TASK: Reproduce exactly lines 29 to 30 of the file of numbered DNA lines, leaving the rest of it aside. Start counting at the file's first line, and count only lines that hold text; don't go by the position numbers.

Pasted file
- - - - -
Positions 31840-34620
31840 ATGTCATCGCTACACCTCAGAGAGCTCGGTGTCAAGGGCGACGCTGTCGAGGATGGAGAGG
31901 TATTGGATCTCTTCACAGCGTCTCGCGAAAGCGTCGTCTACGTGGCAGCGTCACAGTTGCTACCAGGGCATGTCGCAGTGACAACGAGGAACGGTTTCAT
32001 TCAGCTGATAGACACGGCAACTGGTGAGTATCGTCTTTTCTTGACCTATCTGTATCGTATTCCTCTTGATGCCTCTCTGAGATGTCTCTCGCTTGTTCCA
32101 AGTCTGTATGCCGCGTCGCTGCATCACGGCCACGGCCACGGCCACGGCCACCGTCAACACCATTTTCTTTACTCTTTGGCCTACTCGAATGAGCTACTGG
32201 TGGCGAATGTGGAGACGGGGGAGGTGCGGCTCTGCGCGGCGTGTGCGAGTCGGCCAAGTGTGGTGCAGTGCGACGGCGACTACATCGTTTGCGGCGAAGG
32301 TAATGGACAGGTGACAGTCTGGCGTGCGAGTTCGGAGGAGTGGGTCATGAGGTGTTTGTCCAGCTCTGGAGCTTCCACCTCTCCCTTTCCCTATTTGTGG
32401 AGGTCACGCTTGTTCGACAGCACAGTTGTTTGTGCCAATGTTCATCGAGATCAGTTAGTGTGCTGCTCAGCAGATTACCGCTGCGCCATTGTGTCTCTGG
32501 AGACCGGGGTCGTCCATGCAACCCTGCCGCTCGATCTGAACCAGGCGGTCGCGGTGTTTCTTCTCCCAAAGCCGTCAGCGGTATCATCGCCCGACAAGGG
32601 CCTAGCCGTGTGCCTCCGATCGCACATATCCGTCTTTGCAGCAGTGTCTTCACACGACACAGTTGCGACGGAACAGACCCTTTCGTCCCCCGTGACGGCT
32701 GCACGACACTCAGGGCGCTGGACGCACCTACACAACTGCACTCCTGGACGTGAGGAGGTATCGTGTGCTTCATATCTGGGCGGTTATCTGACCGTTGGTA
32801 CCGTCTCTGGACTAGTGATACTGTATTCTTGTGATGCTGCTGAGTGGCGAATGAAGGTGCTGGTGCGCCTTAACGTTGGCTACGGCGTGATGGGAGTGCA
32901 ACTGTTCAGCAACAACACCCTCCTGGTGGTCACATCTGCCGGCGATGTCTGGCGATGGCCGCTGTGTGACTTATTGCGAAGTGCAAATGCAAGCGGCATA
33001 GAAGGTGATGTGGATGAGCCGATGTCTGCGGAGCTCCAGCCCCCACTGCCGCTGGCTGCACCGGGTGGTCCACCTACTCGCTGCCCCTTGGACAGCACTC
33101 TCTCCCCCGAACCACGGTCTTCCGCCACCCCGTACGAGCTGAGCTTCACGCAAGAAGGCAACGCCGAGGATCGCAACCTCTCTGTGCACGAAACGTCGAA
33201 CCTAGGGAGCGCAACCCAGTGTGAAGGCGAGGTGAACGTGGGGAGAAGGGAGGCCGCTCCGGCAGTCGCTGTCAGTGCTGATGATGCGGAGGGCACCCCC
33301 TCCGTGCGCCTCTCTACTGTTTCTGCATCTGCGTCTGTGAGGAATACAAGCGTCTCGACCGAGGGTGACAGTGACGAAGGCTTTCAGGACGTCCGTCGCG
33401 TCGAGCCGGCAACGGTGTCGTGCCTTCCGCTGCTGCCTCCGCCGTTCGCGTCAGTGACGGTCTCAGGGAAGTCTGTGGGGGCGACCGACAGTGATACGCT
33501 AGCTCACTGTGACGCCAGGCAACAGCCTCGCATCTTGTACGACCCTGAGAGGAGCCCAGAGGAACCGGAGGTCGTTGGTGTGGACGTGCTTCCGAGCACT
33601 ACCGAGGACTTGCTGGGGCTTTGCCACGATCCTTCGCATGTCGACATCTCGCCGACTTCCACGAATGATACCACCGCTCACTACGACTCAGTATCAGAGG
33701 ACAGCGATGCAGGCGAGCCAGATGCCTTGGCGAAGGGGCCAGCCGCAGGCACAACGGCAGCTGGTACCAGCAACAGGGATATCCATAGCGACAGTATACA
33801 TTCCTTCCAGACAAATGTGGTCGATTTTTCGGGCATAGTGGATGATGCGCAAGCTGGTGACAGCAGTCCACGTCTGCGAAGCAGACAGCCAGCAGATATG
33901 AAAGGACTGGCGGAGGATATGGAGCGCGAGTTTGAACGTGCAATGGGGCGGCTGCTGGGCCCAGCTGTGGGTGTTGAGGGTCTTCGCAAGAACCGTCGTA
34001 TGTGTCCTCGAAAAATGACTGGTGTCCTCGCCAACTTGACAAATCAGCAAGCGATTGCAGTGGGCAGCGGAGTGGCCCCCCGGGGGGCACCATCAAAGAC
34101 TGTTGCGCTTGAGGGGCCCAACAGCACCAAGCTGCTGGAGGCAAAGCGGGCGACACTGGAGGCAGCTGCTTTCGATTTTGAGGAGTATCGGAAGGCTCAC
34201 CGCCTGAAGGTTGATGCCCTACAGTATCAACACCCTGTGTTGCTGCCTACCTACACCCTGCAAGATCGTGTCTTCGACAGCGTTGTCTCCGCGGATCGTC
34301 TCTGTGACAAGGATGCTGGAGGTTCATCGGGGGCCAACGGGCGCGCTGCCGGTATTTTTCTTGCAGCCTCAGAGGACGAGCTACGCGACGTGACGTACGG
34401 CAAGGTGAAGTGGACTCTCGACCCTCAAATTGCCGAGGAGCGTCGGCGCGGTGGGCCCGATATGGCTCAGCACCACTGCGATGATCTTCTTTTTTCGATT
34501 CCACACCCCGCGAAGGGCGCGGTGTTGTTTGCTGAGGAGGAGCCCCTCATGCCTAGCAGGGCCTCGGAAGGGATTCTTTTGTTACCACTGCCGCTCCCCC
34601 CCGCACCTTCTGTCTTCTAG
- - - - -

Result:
34501 CCACACCCCGCGAAGGGCGCGGTGTTGTTTGCTGAGGAGGAGCCCCTCATGCCTAGCAGGGCCTCGGAAGGGATTCTTTTGTTACCACTGCCGCTCCCCC
34601 CCGCACCTTCTGTCTTCTAG